For Louis, life had two separate sides – the harsh reality and the wonderous world of imagination. I think that many of us can relate to that even if in our lives, the melancholic and uplifting undertones would spread more evenly. If I think about my artist life, there have been so many rejections that where I am now is a small miracle. And if I think about the future, more small miracles are needed to move forward.

Here’s a short video about my journey so far.

This video was published on my Instagram account first, so the proportions were optimized for that.

Those Who Believe in You

In the end, you only need to have one person who believes in you as an artist. Many times you can be that person for yourself. Like Louis, the world of imagination has the power to keep the uplifting undertone going.

A detail of the drawing called "Blue". By Paivi Eerola. Read more about her points on the electrical life of any artist!
A detail of the drawing “Blue” from 2019.

But for me, there have been times when a small miracle has been needed – that someone else brings me up. When Louis found supporters in the movie, I thought of mine. They are a part of my electrical life story. Who could be yours?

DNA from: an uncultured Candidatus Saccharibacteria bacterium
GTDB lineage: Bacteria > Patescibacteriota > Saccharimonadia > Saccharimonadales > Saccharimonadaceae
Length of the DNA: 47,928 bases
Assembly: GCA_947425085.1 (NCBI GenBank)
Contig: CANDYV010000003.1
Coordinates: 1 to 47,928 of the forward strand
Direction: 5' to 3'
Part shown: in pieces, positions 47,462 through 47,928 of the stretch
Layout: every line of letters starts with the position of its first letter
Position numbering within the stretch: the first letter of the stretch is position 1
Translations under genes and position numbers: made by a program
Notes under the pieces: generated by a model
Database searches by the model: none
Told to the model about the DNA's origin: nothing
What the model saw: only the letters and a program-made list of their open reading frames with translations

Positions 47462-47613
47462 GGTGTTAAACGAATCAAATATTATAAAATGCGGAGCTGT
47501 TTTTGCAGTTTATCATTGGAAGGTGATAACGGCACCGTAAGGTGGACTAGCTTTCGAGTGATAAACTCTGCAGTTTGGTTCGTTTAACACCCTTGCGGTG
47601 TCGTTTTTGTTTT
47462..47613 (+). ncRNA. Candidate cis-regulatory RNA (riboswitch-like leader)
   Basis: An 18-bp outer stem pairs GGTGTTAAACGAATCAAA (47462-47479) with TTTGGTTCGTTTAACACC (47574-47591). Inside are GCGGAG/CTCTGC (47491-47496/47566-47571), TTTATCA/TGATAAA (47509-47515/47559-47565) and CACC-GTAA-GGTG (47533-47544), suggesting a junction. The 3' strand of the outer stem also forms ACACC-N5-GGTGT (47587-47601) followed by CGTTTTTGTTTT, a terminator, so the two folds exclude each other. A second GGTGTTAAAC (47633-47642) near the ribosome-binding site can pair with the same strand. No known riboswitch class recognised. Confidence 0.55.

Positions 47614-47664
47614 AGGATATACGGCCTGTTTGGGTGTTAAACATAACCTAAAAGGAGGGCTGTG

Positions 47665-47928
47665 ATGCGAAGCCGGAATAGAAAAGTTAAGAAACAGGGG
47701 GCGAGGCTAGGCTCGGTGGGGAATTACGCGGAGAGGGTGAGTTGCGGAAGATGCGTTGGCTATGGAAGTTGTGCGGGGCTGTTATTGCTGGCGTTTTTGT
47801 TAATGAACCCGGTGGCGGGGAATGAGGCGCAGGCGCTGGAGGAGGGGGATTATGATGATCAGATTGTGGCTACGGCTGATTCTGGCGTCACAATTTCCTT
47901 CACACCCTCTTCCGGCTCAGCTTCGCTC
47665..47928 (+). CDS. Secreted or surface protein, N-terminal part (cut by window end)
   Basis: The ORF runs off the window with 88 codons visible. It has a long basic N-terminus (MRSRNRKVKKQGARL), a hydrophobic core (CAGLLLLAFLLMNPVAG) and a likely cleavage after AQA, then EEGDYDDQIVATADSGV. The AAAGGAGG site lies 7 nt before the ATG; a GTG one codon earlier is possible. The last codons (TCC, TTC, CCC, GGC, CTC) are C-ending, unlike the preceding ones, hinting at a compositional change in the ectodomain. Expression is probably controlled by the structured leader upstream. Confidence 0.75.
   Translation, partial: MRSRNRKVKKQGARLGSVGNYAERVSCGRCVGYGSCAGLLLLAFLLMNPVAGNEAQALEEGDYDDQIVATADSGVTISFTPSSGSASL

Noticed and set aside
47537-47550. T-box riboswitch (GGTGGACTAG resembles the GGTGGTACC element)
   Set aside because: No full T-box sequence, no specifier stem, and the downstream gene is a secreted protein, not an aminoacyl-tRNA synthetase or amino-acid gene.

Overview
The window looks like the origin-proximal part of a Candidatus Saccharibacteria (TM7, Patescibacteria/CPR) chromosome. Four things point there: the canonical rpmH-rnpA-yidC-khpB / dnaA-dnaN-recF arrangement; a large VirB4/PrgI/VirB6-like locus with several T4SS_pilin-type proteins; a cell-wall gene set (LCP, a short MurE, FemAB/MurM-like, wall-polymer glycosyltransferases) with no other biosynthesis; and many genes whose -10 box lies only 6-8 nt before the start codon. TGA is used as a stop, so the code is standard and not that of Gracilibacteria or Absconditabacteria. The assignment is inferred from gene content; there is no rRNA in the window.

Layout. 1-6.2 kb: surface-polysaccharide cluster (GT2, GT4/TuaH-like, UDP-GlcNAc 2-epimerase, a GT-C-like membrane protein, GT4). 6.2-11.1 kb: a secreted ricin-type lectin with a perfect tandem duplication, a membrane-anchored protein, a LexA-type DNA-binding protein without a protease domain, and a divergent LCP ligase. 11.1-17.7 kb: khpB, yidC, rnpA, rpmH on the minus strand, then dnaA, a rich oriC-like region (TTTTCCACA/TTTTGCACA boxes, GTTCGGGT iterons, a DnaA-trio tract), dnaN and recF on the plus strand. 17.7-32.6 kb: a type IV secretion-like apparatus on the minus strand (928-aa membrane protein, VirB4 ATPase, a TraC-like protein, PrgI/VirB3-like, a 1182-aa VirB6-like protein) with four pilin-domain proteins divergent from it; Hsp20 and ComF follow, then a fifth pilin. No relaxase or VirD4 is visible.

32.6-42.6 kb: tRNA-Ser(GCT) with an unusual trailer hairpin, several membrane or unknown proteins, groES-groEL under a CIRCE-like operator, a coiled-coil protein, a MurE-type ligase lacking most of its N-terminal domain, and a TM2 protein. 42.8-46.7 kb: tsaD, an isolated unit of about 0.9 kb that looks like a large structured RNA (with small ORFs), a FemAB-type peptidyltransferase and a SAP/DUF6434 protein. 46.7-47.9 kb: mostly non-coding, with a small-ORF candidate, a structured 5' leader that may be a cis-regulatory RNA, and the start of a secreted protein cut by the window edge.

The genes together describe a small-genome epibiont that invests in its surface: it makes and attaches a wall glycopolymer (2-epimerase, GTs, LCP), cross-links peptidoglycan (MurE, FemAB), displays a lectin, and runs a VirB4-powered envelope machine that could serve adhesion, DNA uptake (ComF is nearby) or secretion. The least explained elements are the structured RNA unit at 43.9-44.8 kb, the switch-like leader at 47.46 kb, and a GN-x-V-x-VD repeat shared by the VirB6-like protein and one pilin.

It wasn’t easy to contact any of them – ask, apply, and reach out just after losing the belief and energy, but doing that has pushed me forward. Sometimes they have been friends, but many times strangers who have given me a chance to connect with their audience. In the art world, and especially in the fine art world, people are hesitant to accept outsiders. But once you get one door open, some others will open up too. The number of your supporters will grow step by step.

Opening Up for Small Miracles

In the beginning, art was something I did in secret. If I didn’t believe in my art, I simply stopped creating for a while. But the more I created, the more I wanted to find connections with other people. First with others who create, and then more publicly. After going public, stopping is much harder because you start to see wider: There must be someone who says yes.

Doll illustrations by Paivi Eerola.

I see that the melancholic and uplifting undertones are wrapped around each other like two plies in a yarn. By expressing both of them, not only a person but also her art becomes stronger – more touching and captivating. It’s then easier to make small miracles happen – have positive electricity as Louis Wain would put it.

What do you think? Have you seen the movie?

P.S. If you want to turn back the clock and learn from 6-years-younger Paivi, here’s your chance! Planet Color, is retiring on Sept 30, at midnight PDT.

Planet Color, a painting class for beginners.

If you are a beginner in painting and want to use acrylic paints more, for example, in your art journals, check this class! Planet Color is now more than 50% OFF before it goes away! >> Buy here!